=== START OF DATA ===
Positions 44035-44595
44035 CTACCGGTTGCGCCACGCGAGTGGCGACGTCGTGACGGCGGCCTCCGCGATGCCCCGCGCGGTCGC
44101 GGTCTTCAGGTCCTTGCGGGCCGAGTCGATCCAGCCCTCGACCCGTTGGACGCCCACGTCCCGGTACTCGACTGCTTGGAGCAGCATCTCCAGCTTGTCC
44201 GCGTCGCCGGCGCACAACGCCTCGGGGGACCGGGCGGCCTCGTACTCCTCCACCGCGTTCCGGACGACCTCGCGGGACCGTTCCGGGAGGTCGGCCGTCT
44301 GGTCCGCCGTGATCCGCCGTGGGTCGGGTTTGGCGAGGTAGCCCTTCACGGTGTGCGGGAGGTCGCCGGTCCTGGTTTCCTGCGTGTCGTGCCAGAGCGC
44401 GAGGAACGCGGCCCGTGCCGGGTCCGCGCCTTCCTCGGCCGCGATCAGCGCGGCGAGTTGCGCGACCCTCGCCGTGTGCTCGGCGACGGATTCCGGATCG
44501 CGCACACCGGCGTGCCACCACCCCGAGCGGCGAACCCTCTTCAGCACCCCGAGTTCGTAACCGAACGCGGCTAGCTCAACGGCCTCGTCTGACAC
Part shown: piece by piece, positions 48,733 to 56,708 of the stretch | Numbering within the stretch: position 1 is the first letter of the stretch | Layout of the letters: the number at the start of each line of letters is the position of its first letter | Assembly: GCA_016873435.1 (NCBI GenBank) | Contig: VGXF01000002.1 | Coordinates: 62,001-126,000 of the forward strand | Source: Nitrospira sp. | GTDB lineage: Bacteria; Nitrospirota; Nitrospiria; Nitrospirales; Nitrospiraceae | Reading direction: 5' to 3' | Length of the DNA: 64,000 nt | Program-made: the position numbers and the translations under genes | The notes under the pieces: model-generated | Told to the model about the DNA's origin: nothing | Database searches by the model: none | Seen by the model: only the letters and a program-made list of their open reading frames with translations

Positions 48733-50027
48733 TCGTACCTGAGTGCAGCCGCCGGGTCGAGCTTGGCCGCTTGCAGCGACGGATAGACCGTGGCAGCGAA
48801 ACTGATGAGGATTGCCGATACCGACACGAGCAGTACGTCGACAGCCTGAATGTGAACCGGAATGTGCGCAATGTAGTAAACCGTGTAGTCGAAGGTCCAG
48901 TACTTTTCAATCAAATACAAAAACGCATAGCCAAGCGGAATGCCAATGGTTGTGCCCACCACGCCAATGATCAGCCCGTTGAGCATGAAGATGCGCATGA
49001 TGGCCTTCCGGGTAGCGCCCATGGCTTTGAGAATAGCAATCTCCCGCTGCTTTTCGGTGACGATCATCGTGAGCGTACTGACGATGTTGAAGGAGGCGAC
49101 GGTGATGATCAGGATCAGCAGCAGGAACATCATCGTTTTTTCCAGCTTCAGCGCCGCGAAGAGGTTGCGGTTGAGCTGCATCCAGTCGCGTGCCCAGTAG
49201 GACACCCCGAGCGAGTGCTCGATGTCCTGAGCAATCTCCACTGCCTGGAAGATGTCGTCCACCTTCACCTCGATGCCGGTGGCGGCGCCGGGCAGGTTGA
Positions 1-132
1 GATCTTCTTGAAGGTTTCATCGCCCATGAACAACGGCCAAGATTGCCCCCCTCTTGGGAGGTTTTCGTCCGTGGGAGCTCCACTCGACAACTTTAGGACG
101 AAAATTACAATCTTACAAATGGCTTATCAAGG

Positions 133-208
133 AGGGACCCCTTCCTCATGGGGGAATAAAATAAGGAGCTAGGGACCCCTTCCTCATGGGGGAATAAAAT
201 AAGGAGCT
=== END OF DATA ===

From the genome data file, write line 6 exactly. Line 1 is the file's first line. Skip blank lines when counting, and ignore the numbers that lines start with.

44401 GAGGAACGCGGCCCGTGCCGGGTCCGCGCCTTCCTCGGCCGCGATCAGCGCGGCGAGTTGCGCGACCCTCGCCGTGTGCTCGGCGACGGATTCCGGATCG